The presence/absence of drug paraphernalia
Possession of drug paraphernalia...a crime in-and-of itself under Health and Safety Code 11364 HS California's "possession of drug paraphernalia" law...could either help or hurt your case.
Drug paraphernalia includes pipes, syringes, or any other instrument used to ingest, inject, or otherwise consume a drug. Because paraphernalia typically indicates use, its presence could support your claim that the drugs were for personal use.
However, if the police find you in possession of items such as
- weighing scales,
- measuring instruments, or
- other tools that may be used to dilute, separate, or package drugs,
that discovery will enhance the prosecutor's claim that you possessed the controlled substances for sale.
You are under the influence
If you are under the influence of drugs at the time of your arrest, that fact tends to point to personal use of the drugs rather than an intent to sell. However, many "dealers" are also "users", so this evidence certainly isn't conclusive.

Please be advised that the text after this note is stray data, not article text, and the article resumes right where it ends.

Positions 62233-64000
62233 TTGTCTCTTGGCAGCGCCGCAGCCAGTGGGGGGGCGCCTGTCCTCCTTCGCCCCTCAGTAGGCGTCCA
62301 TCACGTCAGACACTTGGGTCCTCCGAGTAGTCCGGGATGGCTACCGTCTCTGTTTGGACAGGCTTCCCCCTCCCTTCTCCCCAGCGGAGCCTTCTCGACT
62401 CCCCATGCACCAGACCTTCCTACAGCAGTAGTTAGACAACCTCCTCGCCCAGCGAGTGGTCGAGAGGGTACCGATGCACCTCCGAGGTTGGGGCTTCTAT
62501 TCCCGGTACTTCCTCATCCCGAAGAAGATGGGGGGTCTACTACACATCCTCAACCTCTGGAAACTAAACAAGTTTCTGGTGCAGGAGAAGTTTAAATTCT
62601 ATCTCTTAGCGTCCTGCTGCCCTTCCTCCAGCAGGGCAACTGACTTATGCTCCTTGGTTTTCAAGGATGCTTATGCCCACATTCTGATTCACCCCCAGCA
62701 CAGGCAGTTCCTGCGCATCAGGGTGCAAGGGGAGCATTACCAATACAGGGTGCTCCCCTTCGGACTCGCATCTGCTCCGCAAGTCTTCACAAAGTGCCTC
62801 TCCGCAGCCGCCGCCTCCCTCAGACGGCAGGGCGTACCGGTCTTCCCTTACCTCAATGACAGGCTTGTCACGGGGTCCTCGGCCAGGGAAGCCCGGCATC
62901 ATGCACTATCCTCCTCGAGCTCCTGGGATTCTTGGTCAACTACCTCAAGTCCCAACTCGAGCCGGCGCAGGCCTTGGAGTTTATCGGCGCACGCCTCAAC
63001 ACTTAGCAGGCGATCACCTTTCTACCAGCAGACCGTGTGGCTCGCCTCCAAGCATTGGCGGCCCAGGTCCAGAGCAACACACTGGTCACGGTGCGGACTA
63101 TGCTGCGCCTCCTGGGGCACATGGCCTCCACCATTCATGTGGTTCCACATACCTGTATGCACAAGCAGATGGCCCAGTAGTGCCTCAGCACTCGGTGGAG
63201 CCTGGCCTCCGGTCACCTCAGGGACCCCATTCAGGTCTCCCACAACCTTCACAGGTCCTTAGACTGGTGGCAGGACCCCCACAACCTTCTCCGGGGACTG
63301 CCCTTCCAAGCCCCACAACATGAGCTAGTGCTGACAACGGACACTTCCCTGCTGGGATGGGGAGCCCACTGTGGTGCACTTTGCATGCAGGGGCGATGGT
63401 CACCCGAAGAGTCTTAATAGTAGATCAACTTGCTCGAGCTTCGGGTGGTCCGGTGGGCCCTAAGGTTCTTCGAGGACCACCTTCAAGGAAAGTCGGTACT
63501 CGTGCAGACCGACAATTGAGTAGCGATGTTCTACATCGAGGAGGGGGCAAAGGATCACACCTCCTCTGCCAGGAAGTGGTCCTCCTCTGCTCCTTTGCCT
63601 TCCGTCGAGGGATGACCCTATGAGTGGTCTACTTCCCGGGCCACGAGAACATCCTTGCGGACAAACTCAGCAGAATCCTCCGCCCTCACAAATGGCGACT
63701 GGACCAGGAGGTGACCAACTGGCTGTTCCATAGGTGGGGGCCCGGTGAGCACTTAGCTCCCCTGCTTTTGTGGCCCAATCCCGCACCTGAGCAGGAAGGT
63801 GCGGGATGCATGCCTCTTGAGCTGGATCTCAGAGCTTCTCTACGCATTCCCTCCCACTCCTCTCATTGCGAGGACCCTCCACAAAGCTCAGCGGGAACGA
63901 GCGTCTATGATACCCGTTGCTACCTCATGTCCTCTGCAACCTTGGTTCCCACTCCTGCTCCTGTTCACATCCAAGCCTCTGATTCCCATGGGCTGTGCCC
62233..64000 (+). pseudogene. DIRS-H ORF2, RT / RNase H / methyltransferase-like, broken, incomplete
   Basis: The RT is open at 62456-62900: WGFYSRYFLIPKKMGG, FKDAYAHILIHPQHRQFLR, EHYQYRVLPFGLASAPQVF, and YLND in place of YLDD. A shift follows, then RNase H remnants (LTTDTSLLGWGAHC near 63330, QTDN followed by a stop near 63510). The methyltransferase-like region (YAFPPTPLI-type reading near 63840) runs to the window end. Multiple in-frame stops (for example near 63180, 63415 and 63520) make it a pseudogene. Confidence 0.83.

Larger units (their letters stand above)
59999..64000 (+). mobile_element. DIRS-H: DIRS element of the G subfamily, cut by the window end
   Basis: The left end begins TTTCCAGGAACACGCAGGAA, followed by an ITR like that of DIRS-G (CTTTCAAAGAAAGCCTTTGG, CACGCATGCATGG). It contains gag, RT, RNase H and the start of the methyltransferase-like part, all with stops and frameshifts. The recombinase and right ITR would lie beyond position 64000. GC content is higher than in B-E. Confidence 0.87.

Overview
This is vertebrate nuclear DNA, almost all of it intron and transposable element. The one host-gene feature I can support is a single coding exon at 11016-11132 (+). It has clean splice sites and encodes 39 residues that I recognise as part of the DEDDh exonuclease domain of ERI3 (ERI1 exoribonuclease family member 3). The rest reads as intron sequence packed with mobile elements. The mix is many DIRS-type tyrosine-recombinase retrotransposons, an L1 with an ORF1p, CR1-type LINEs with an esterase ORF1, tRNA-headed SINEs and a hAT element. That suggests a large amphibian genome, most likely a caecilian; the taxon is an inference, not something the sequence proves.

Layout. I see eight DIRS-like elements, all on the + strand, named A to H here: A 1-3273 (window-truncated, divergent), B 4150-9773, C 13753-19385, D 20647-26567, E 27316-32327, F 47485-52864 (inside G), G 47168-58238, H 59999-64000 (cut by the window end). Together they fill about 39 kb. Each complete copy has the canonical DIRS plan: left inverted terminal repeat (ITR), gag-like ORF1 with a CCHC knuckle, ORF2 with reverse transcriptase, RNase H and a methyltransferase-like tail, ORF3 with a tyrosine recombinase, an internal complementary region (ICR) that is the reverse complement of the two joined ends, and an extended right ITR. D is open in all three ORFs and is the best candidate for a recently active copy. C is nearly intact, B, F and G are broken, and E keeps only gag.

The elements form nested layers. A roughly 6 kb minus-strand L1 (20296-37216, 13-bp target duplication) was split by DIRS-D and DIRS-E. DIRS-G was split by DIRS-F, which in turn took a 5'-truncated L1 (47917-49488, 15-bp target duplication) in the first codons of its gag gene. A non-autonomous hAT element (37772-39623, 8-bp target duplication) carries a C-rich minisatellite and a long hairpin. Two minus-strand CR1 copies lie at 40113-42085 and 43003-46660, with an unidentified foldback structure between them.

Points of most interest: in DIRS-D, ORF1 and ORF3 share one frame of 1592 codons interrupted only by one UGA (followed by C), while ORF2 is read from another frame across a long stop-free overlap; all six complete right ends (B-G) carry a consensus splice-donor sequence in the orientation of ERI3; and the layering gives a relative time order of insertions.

And if you are under the influence in "any detectable manner",15 that could also lead to additional charges under Health and Safety Code 11550 HS California's "under the influence of a controlled substance" law.
A conviction for this misdemeanor drug offense subjects you to possible jail time. However, eligible defendants may be able to participate in drug diversion instead...but only if your attorney can have your possession for sale charge reduced to personal possession.16
Of course, there will be other factors that will be indicative of, or inconsistent with, an intent to sell, depending on the specific facts of your case. The above list is just a sample of some of the most common arguments upon which prosecutors and defense attorneys rely when attempting to prove (or negate) the fact that you had the intent to sell controlled substances.
There are several legal defenses to possessing or purchasing a drug for sale that a skilled California drug crimes lawyer can argue on your behalf. The following is a brief summary of some of the most popular. This list serves only as an example and may or may not apply to the facts of your specific case.
There are a number of ways that police can violate California's search and seizure laws. For example, an illegal search / seizure claim may arise out of
- a warrantless search (that is, a search that is conducted in the absence of a California search warrant),